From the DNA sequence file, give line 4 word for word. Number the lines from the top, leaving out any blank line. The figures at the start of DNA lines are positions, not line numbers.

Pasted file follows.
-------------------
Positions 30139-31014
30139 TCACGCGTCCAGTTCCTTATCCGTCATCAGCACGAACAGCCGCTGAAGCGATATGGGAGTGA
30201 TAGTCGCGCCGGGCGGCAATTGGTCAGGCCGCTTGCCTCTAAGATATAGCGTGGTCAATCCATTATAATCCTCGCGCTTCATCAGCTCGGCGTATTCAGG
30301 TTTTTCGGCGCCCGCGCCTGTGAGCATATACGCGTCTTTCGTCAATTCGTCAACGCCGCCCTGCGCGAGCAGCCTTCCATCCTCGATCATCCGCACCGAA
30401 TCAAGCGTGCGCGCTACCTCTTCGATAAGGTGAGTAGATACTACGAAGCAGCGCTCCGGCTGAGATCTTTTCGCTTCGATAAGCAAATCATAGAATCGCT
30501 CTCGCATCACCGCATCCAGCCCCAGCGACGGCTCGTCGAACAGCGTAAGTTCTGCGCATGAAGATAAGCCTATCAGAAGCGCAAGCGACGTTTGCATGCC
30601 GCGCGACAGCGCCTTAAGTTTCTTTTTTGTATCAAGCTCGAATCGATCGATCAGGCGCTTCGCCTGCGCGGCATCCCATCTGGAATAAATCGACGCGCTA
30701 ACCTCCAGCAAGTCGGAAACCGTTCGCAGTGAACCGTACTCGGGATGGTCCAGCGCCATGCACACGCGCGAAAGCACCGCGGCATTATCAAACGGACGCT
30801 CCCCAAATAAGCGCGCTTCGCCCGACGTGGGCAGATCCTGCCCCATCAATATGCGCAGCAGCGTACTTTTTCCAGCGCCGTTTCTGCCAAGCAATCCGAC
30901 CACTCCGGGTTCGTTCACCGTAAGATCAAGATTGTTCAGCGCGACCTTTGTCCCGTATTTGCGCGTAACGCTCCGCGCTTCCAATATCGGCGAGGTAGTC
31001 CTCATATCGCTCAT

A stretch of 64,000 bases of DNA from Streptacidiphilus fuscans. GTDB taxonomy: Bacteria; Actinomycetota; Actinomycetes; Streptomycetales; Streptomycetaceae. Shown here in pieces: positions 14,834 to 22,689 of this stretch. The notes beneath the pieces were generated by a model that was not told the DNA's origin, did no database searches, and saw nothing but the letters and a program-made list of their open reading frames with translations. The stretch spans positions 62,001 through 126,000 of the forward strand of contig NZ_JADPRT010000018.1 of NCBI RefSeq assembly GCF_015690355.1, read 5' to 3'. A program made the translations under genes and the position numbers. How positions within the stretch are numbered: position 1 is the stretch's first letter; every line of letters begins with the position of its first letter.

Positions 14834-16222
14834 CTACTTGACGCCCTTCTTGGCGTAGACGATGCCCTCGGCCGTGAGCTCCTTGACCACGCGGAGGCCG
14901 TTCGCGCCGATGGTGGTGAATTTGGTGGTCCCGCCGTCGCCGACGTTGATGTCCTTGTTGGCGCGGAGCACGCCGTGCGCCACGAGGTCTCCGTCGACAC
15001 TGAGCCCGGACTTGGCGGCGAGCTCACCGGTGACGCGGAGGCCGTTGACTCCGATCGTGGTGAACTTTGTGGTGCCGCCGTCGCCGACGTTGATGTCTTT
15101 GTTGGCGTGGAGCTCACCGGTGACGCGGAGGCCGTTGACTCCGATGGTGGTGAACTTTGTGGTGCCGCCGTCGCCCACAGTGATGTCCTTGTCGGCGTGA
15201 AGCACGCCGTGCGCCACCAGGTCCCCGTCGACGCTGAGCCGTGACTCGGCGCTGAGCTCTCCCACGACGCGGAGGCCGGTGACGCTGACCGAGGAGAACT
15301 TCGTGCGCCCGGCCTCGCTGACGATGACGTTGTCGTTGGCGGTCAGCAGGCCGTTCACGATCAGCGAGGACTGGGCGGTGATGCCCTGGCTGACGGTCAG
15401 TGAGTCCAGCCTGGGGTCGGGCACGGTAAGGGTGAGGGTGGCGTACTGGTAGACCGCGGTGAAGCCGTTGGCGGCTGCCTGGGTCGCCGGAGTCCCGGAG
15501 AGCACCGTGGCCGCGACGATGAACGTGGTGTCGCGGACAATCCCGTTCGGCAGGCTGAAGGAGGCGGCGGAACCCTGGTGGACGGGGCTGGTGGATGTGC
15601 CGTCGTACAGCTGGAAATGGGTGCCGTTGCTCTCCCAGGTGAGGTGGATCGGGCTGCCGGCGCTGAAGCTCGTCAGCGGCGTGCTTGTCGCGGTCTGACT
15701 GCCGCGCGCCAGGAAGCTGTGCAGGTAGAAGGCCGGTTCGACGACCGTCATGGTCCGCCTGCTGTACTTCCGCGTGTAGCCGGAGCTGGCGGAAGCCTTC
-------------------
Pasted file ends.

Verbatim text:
30301 TTTTTCGGCGCCCGCGCCTGTGAGCATATACGCGTCTTTCGTCAATTCGTCAACGCCGCCCTGCGCGAGCAGCCTTCCATCCTCGATCATCCGCACCGAA